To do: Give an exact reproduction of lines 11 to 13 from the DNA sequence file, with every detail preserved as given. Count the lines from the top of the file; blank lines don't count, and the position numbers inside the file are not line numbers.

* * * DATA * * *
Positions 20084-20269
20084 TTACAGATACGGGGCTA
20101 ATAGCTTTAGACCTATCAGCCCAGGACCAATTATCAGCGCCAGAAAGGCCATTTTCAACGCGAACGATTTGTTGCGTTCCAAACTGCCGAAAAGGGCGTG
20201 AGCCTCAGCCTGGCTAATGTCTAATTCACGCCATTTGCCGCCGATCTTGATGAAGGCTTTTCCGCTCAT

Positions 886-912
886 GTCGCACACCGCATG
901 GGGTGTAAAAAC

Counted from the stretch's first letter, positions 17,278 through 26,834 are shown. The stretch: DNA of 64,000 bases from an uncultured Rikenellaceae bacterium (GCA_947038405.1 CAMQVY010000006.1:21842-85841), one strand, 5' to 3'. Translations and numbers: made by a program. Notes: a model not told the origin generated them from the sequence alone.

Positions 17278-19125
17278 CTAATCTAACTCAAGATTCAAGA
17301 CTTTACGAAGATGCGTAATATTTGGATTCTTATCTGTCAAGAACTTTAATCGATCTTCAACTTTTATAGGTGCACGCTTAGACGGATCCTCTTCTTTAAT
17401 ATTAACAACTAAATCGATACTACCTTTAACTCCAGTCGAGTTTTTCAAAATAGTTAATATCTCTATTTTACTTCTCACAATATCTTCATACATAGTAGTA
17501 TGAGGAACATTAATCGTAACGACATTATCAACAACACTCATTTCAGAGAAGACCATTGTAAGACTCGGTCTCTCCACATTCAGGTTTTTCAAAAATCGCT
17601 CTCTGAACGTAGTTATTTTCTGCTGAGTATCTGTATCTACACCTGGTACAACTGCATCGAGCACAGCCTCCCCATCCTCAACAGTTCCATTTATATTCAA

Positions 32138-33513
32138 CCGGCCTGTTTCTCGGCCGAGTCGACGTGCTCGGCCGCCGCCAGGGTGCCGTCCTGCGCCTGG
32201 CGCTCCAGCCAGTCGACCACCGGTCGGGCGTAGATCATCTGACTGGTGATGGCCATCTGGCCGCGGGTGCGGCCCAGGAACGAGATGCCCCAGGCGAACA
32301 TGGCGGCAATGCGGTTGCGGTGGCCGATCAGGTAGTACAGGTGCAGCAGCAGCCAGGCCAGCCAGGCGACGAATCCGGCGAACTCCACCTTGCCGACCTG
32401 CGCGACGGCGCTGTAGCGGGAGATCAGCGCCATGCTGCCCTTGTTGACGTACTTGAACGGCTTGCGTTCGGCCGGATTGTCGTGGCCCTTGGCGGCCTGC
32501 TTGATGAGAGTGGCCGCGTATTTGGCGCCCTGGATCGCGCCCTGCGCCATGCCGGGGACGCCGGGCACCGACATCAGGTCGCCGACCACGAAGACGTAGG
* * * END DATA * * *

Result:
17301 CTTTACGAAGATGCGTAATATTTGGATTCTTATCTGTCAAGAACTTTAATCGATCTTCAACTTTTATAGGTGCACGCTTAGACGGATCCTCTTCTTTAAT
17401 ATTAACAACTAAATCGATACTACCTTTAACTCCAGTCGAGTTTTTCAAAATAGTTAATATCTCTATTTTACTTCTCACAATATCTTCATACATAGTAGTA
17501 TGAGGAACATTAATCGTAACGACATTATCAACAACACTCATTTCAGAGAAGACCATTGTAAGACTCGGTCTCTCCACATTCAGGTTTTTCAAAAATCGCT